“Are you a capitalist or a socialist?”
I’m often asked this. It’s not a fair question and the truth is, I don’t know nor do I really care. I don’t know because I’m convinced that the majority of such words (especially ones that end in “ism”) are utterly meaningless. They have little intellectual import and serve only to stoke the emotions of whomever hears them, in either a passionate fervor for or against.
So while I’m not an outright “capitalist”, I do find myself having many disagreements with those in the Alt. Right who are passionate “socialists”. They’re so passionate, in fact, they’re actually advocating for “universal basic income”, hopping on the bandwagon of the radical socialist democrat presidential candidate Andrew Yang. These misguided Alt. Right lads are, perhaps rightly so, burnt out on Trump and all his false promises, so they see a guiding light in Yang who may have more of a chance to usher in the socialist state they desire.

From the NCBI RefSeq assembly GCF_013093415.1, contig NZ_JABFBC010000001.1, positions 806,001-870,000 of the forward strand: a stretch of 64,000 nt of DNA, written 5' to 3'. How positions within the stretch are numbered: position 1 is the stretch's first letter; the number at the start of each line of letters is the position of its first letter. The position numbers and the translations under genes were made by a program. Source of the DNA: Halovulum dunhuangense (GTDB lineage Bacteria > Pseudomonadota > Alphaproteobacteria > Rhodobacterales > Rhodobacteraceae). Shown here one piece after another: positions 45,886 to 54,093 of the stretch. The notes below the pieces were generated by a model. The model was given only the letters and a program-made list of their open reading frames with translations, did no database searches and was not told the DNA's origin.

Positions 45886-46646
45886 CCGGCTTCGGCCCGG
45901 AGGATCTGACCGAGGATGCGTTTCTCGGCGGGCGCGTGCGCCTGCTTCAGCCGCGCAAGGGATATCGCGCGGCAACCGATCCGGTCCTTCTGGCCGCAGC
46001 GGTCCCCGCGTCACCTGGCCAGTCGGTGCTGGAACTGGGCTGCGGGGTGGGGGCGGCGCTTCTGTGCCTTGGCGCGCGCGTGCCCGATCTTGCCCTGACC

But despite how many of these Alt. Right guys claim to be “former libertarians” or former “free market conservatives”, they seem to accept these socialist ideas at face-value…as if they’ve either forgotten all the free-market criticisms of such positions, or, more likely, as if they never understood them to begin with. Government-school kids, after all, run after trends and aesthetics rather than any legitimate policy convictions.